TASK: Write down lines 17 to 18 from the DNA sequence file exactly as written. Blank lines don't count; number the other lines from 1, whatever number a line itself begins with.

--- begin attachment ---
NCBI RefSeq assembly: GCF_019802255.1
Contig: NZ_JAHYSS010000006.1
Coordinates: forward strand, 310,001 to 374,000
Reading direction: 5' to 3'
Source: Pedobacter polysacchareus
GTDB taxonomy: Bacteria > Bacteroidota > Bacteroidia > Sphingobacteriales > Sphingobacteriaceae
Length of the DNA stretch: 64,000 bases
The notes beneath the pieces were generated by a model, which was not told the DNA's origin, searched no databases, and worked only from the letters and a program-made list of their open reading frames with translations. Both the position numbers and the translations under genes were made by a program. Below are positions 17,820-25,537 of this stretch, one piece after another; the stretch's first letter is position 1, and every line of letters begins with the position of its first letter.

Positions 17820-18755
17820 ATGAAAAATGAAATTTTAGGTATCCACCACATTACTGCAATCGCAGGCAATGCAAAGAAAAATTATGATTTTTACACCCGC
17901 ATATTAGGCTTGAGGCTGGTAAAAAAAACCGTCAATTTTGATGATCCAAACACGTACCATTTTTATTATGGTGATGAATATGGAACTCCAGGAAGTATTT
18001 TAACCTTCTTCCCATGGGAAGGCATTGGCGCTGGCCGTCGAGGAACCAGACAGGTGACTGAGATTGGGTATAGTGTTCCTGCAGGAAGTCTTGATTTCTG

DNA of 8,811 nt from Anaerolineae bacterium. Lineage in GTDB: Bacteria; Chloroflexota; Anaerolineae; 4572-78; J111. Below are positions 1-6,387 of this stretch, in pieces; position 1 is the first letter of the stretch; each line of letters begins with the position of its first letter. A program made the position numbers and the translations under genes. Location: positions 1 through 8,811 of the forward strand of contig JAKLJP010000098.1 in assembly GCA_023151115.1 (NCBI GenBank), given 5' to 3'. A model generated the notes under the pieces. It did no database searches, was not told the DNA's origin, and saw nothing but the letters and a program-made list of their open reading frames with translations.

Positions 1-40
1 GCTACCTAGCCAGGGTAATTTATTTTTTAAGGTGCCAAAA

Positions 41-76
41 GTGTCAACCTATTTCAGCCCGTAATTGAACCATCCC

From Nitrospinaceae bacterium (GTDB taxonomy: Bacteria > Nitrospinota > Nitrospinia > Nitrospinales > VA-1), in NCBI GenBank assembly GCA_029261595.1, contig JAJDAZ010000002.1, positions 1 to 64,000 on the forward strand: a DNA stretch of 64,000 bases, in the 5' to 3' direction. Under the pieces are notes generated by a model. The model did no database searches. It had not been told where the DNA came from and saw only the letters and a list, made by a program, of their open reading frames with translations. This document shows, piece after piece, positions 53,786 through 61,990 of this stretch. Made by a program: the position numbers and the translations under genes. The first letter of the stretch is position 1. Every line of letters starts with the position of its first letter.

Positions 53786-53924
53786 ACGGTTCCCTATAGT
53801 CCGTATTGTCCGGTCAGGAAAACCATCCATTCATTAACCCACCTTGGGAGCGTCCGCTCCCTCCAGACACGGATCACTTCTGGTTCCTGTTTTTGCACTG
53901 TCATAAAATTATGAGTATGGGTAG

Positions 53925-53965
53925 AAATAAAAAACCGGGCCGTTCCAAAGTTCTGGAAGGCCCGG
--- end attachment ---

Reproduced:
41 GTGTCAACCTATTTCAGCCCGTAATTGAACCATCCC

From Nitrospinaceae bacterium (GTDB taxonomy: Bacteria > Nitrospinota > Nitrospinia > Nitrospinales > VA-1), in NCBI GenBank assembly GCA_029261595.1, contig JAJDAZ010000002.1, positions 1 to 64,000 on the forward strand: a DNA stretch of 64,000 bases, in the 5' to 3' direction. Under the pieces are notes generated by a model. The model did no database searches. It had not been told where the DNA came from and saw only the letters and a list, made by a program, of their open reading frames with translations. This document shows, piece after piece, positions 53,786 through 61,990 of this stretch. Made by a program: the position numbers and the translations under genes. The first letter of the stretch is position 1. Every line of letters starts with the position of its first letter.